The 3C passenger rail was treated by the Ohio media has a highly unpopular proposal by the Strickland Administration.  However, my quick research found only these three public opinion polls on the issue

Date Organization Voters Support Oppose
3/17/09 Quinnipiac RV 64% 29%
1/10 Ohio Poll LV* 41% 52%
8/25/10 Columbus Dispatch RV 42% 50%

* The Ohio Poll’s likely voter model last year was widely criticized throughout the year for overweighing the Republican vote and underweighing the Democratic vote.  Eventually, they adjusted their models and after that adjustment still got a result that predicted a margin of victory for Kasich double what he actually got.

In fact, if you look at the crosstabs of the January Ohio Poll, it showed that Democrats supported the 3C 52% to 41% and Independents 56% to 35% while Republicans opposed it 63% to 32%.  The only way, then, the Ohio Poll could get the result they did is if their sample gave the projected Republican vote too much weight at the expense of the Democratic vote.  It’s head-to-head matchup numbers between Strickland and Kasich further support this.

Regardless, those were the numbers.  Shortly before the election, the 3C plan had just shy of a majority of registered voters opposed, but with the number of supporters just a little bit behind.  In the most recent Quinnipiac Poll, Ohioans were mostly split on Kasich’s decision to kill the 3C with only 48% supporting it and 42% opposing it.  So in terms of public opinion, it appears a plurality opposed it but with support for it narrowly behind.

And yet, the way the Ohio media reported it, you’d think 3C was Strickland plan to randomly taser puppies and four-year-olds.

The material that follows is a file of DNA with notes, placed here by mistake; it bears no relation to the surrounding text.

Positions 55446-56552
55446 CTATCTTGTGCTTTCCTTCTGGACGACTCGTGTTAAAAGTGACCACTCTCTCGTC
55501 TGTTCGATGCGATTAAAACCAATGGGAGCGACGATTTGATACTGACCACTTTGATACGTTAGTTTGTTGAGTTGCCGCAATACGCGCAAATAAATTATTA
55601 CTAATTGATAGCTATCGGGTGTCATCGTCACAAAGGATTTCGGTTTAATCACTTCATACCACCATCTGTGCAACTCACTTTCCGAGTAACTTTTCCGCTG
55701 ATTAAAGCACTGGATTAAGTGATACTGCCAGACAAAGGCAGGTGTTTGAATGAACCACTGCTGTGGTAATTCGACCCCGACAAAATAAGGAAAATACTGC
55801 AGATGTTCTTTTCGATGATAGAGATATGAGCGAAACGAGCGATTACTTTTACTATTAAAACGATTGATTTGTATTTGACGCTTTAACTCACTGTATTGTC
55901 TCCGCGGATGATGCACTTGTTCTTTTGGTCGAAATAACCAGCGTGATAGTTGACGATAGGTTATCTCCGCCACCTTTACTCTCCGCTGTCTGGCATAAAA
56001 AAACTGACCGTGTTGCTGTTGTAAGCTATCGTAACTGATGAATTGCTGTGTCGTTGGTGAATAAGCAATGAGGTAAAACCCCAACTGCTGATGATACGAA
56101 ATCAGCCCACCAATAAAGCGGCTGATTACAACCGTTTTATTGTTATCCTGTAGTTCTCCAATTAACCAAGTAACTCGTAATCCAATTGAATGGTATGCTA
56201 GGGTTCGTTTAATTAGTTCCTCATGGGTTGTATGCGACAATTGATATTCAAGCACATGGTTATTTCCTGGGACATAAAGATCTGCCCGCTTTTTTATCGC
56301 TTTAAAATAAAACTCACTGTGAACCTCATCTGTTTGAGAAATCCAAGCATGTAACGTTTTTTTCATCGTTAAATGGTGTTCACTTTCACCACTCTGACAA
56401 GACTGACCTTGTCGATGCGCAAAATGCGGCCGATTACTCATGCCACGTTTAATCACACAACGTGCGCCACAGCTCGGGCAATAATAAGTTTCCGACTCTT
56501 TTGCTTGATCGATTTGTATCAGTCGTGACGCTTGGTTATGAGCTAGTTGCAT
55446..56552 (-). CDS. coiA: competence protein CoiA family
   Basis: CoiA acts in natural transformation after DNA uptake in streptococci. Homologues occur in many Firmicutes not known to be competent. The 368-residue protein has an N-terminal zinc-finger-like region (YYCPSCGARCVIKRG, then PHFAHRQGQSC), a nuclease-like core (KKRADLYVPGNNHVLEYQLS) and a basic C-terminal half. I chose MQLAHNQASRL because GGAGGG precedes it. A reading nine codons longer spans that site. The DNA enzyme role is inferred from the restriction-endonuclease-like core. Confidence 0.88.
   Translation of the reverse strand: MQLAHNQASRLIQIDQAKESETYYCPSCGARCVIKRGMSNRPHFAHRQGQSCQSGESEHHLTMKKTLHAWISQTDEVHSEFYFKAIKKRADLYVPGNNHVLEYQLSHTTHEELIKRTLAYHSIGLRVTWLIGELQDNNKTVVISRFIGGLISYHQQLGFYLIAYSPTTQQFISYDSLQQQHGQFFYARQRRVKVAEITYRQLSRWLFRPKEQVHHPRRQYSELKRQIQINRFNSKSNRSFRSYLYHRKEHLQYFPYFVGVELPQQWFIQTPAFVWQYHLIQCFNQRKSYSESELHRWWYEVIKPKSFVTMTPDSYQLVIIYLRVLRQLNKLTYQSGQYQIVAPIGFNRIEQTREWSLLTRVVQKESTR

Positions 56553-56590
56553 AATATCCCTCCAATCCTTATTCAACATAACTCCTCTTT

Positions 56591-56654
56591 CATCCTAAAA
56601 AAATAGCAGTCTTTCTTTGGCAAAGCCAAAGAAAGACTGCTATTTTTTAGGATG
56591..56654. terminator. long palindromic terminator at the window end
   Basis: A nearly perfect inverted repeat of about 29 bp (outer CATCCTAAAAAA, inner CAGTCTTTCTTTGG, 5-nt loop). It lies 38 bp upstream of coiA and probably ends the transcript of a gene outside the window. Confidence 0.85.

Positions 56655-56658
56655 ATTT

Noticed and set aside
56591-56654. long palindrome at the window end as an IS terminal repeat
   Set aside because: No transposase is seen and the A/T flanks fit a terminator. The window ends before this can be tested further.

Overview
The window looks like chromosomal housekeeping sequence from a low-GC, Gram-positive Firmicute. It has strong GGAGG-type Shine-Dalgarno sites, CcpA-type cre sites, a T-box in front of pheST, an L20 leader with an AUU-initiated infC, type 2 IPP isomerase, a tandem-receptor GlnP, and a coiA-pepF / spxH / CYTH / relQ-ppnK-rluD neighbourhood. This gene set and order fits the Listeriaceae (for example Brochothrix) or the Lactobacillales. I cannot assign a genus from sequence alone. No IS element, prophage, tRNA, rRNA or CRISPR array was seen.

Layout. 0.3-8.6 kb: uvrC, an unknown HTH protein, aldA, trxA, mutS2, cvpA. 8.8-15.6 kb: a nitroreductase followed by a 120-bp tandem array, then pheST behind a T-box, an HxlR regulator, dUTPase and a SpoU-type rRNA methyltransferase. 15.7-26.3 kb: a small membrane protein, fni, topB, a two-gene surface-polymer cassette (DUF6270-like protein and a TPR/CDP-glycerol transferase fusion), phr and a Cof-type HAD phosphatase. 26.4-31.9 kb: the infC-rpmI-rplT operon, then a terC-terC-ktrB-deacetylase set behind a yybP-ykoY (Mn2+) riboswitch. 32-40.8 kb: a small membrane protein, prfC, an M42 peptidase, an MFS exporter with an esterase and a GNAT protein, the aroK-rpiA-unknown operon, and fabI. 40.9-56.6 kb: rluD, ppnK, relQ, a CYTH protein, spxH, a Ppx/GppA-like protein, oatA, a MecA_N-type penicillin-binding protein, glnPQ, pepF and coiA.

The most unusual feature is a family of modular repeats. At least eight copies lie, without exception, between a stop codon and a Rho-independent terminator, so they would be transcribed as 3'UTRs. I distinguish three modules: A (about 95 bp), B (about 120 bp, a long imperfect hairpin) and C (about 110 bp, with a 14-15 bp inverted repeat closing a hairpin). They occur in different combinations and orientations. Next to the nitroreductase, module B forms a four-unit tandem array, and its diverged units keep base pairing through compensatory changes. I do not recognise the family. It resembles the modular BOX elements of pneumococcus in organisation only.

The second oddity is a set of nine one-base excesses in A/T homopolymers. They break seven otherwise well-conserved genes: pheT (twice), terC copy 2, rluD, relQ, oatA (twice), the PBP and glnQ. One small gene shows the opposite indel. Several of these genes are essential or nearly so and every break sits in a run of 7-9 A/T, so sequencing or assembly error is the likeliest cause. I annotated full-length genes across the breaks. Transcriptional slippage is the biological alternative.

Here’s what the Quinnipiac Poll—the only poll so far—has found are registered voters’ attitudes to several of Governor Kasich’s and the legislative Republican caucus’ pet issues this year:

Issue Support Oppose
Privatizing the turnpike 30% 51%
Privatizing State prisons 33% 51%
Eliminating/restriction collective bargaining 34% 51%
Repealing the estate tax 36% 51%

It should be noted that only 39% of Republicans support privatizing the Ohio Turnpike; less than half support privatizing prisons; only half support collective bargaining reform!  The only things that Quinnipiac found that a majority of Republicans supported in John Kasich’s agenda was killing the 3C and attempting to repeal the estate tax.  That’s it! 

Republicans don’t even widely support John Kasich’s agenda of privatization and war against public unions!

And yet, despite all the columns and editorials over 3C, we’ve seen virtual silence from Ohio’s newspapers on the “debate” about JobsOhio.  The Dispatch practically tripped over itself to rush their endorsement of it.  And today, the Akron Beacon Journal criticized it over the lack of transparency (leaving the issue of does this thing ever work on a statewide level completely unchallenged!)

Yesterday, I stood before a legislative committee of twenty House Republicans and all but dared them to debate me on the merits of private entities like JobsOhio.  I told them that nearly half the States who have done this are in the Top FIVE states in the nation right now for unemployment.  No response.

The only thing any of them expressed any interest in doing is probing my work history with Ted Strickland.  And why?  Because we all know what happened the last time one of them tried to debate the merits of JobsOhio with me.

After I testified, here’s what the Vice-Chairman of the Committee said as to why he was voting to recommend the JobsOhio bill be passed by the full House:

“We need to take a step, even though there are risks involved.”—State Rep. John Carey (R-Wellston).

Even he recognizes that JobsOhio is a risky plan.  But even that’s too generous of a term for JobsOhio.  It’s risk without reward.  Show me the evidence where this has worked before you railroad this into Ohio law.  And tell me why the same majority of Ohioans who opposed all the other privatization plans Kasich is pursuing would support this?

Where is the same media that went nuts over a passenger rail system that Ohioans were nearly split over now that there’s an issue they likely overwhelmingly oppose?

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